Re: Proposal: Run QUIC over DTLS

Christian Huitema <huitema@huitema.net> Fri, 09 March 2018 17:42 UTC

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To: Gabriel Montenegro <Gabriel.Montenegro=40microsoft.com@dmarc.ietf.org>, Leif Hedstrom <leif@ogre.com>, Martin Duke <martin.h.duke@gmail.com>
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From: Christian Huitema <huitema@huitema.net>
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Date: Fri, 9 Mar 2018 09:42:36 -0800
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Subject: Re: Proposal: Run QUIC over DTLS
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On 3/9/2018 9:24 AM, Gabriel Montenegro wrote:

> Another interesting result of this discussion is Subodh’s suggestion to clarify the interfaces between subsystems (“layering structure”): QUIC transport and packetization vs crypto on stream 0 vs UDP. 

In fact, the current QUIC design is a good example of the evolution in
protocol architecture from "layering" to "functional decomposition". The
layering approach, as popularized by the OSI model, consider the system
as a set of filters layered on top of each other. It is a powerful
approach, but it has limitations. The biggest limitation is tied to the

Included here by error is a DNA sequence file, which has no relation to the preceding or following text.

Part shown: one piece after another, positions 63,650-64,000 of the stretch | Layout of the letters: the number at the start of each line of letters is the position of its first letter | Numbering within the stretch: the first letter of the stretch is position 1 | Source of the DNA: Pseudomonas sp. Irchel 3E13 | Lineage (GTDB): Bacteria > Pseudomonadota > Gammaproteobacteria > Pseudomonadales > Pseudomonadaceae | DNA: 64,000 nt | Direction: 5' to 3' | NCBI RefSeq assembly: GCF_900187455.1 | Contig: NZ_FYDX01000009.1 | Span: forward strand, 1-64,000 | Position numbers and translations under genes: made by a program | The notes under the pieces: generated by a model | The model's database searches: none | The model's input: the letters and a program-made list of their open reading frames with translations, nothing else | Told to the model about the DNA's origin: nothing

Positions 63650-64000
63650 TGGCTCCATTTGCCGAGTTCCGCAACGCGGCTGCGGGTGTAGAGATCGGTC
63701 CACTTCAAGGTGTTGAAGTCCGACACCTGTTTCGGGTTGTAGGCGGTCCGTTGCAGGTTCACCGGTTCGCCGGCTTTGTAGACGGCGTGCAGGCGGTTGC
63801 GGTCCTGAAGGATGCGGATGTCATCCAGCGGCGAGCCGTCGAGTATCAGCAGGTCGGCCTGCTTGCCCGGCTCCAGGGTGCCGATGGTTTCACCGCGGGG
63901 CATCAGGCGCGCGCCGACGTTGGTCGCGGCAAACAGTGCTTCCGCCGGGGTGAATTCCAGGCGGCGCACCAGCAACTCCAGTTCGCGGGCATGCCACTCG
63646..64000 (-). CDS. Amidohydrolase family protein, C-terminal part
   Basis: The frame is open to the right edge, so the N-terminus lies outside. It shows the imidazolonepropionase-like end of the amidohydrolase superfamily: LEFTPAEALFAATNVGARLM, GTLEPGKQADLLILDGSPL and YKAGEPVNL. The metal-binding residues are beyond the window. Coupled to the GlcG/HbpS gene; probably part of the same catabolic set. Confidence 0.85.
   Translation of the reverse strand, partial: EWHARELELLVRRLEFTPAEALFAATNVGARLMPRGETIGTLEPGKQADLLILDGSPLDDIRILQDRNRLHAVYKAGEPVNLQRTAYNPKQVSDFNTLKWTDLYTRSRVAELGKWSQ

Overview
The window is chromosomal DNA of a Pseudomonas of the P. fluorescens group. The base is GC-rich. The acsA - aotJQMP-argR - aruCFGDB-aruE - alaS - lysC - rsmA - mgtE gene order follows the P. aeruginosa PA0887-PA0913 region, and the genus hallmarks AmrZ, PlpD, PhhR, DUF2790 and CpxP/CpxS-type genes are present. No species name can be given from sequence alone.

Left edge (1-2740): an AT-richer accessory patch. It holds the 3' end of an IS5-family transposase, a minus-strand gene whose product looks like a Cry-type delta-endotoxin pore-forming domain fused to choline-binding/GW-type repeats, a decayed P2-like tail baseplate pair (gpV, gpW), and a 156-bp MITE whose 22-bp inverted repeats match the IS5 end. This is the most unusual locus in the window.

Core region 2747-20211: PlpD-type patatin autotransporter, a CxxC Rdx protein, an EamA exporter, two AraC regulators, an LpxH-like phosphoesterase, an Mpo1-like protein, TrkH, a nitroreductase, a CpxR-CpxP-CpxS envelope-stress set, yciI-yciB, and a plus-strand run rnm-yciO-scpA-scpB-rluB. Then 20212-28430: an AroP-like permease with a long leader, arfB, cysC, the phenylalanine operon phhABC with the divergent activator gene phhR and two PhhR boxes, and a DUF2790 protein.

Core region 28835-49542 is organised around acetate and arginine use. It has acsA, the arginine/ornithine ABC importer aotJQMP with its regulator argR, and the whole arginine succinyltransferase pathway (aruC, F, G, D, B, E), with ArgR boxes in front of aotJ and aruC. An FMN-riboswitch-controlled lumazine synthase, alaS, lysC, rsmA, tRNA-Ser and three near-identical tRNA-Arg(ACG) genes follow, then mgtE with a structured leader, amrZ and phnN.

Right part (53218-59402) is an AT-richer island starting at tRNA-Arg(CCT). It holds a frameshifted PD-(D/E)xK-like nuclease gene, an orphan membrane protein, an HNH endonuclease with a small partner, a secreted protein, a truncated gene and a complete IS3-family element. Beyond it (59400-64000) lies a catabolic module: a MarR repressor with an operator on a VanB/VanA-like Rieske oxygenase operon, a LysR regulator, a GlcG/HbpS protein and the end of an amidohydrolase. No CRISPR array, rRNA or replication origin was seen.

design principle: each layer obscures the view of the other layers; to
mitigate that, the layer API needs a set of pass-through functions, such
as for example passing a setsockopt to TCP across TLS.

In contrast, functional decomposition looks at big functions such as
reliability, forward error correction, real time delivery, and arranges
the protocol as an assembly of these functions. This is very much the
direction pointed to by TAPS. In the case of QUIC, the relation with TLS
is an example of such functional decomposition, treating TLS as a black
box that negotiates keys.

We can certainly agree that the stream zero approach is not ideal. It
may very well be that a set of TLS oriented frame types would be much
cleaner. But in my mind a strict layering approach on top of DTLS would
not be architecturally cleaner. I believe that it would be a step backward.

-- Christian Huitema